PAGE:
Government officials and non-governmental organizations that help immigrants must do a better job coordinating and communicating about the needs of immigrants in the country illegally who are increasingly being released onto the streets after their detentions, Sen. Martha McSally said Monday.
McSally made the comments before she held a closed-door meeting with leaders of the groups, U.S. officials and Arizona officials including the mayor of Yuma, who announced last week that he was coordinating with the non-governmental groups to address large numbers of migrants who are being released there.
Immigrants who are arrested by Border Patrol and who are not from Mexico are typically sent to the custody of Immigration and Customs Enforcement, a different agency. But both agencies have become so strained by the increase in immigrant families entering the U.S. that the Border Patrol in some areas now releases them on their own recognizance after medical and criminal screenings.
The federal government has said the influx of families has reached a breaking point. Customs and Border Protection is reassigning hundreds of border inspectors from their usual duties at border crossings to assist Border Patrol agents with processing families.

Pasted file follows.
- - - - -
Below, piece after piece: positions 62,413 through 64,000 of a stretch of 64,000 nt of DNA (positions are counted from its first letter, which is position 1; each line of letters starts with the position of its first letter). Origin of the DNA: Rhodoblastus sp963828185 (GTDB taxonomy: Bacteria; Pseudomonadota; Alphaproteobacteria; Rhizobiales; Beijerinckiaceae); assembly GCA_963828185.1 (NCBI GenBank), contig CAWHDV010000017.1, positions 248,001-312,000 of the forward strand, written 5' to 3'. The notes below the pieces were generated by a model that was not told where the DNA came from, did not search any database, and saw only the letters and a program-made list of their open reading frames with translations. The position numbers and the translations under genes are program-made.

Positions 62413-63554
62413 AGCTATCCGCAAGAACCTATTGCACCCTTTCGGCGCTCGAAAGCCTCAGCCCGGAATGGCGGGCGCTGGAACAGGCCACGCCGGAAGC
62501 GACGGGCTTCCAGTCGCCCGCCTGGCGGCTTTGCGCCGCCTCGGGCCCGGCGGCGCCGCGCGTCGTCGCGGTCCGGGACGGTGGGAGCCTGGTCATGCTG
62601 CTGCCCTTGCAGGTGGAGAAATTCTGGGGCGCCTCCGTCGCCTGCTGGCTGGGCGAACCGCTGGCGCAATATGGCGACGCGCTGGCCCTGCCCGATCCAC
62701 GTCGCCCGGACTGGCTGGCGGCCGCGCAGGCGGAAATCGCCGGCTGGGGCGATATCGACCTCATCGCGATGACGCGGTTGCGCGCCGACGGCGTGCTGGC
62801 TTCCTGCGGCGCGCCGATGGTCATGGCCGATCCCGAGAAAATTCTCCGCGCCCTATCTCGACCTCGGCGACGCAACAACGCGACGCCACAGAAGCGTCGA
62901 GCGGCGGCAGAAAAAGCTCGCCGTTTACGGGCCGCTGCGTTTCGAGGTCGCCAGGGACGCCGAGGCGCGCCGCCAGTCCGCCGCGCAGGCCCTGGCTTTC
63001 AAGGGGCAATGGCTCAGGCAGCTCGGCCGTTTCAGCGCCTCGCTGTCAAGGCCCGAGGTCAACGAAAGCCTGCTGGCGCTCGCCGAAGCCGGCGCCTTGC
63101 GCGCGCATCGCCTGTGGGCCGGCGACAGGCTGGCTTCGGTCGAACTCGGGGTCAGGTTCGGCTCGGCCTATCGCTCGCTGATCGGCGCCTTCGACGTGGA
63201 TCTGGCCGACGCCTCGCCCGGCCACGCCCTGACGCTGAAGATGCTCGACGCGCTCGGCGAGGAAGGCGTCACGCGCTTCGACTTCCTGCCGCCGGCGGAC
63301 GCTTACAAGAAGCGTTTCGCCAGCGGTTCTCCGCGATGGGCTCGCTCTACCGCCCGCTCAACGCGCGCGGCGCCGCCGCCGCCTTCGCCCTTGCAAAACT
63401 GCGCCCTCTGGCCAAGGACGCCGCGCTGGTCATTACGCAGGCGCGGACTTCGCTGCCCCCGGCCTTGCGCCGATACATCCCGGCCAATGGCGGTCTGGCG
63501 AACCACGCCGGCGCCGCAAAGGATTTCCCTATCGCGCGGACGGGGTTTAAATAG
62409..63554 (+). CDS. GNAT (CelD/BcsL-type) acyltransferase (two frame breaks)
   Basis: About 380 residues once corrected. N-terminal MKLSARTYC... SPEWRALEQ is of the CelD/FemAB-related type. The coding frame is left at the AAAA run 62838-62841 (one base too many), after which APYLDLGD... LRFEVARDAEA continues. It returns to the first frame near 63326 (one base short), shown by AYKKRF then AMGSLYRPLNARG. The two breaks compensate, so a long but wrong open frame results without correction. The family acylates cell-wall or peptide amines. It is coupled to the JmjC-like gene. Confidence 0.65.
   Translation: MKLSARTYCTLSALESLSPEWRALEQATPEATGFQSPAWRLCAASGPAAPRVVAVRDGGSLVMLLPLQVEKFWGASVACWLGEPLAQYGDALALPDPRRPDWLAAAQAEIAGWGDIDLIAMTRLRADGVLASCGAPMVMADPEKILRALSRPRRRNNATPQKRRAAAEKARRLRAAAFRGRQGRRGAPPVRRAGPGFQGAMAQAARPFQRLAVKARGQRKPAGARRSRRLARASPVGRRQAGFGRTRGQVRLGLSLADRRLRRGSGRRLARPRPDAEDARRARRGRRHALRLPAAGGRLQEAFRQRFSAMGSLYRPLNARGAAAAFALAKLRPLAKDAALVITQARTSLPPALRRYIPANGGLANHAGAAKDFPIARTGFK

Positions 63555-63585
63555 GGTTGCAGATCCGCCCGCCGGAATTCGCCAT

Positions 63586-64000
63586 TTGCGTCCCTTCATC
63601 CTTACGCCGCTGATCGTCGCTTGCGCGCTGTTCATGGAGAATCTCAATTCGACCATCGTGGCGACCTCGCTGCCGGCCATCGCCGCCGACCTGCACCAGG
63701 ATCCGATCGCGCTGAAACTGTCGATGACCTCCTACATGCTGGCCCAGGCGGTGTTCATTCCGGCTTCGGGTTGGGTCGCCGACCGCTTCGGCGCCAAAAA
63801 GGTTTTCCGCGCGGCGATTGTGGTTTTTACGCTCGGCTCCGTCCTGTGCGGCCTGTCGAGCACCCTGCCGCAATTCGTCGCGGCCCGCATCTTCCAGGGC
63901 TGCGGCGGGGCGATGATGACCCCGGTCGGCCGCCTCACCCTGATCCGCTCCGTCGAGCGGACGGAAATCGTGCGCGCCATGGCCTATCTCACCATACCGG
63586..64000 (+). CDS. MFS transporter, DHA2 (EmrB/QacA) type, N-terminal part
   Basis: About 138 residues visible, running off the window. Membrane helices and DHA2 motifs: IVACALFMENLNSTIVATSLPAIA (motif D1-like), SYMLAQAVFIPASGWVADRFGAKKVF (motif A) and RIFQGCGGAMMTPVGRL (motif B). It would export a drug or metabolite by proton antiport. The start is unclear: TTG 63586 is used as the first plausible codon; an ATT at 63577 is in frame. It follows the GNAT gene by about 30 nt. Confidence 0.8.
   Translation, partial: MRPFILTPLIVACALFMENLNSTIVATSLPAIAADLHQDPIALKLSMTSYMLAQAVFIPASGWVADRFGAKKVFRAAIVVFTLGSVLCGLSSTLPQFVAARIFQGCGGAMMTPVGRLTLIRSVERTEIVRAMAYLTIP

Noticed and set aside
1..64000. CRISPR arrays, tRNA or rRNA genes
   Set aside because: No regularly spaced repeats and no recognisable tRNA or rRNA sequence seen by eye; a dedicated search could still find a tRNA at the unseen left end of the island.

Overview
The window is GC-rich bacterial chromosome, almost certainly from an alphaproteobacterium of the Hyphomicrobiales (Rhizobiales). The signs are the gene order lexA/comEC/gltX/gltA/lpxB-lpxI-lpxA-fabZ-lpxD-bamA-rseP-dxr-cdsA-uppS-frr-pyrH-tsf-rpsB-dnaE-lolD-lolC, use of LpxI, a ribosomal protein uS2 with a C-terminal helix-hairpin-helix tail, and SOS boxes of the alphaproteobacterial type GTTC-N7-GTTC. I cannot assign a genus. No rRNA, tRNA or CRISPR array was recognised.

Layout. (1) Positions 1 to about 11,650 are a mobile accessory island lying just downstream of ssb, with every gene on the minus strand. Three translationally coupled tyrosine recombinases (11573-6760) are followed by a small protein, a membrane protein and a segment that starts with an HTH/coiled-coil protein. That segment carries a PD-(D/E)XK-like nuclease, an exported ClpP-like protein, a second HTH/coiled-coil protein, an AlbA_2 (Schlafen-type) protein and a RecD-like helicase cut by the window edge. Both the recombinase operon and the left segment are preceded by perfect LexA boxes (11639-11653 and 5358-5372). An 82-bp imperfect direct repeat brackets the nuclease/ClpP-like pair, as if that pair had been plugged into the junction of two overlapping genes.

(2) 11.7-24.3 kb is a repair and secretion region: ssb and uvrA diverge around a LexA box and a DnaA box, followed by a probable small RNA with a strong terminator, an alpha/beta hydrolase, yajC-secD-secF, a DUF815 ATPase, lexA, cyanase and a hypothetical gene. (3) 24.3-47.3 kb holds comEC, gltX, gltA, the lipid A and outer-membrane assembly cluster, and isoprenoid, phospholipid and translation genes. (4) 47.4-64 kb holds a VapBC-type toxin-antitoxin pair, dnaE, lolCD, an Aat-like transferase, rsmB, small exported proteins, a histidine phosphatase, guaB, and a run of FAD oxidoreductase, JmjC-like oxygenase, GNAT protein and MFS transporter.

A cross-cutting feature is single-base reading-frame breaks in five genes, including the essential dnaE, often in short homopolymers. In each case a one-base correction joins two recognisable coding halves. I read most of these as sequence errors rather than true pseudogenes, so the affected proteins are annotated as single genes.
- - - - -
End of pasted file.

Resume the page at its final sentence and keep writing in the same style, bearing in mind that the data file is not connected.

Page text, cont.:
Border Patrol agents were projected to make 100,000 arrests and denials of entry at the southern border in March alone.
McSally, a Republican, said the meeting was not about placing blame on anyone but about figuring out how to work together.
The meeting included officials with several of the nonprofits that help migrants with shelter, food and travel. But reporters were not allowed to attend the meeting and could only watch McSally's introduction ahead of it.
"But we just gotta come together and figure out how we can do a better job of coordinating and communicating given the circumstances I just gave," McSally said.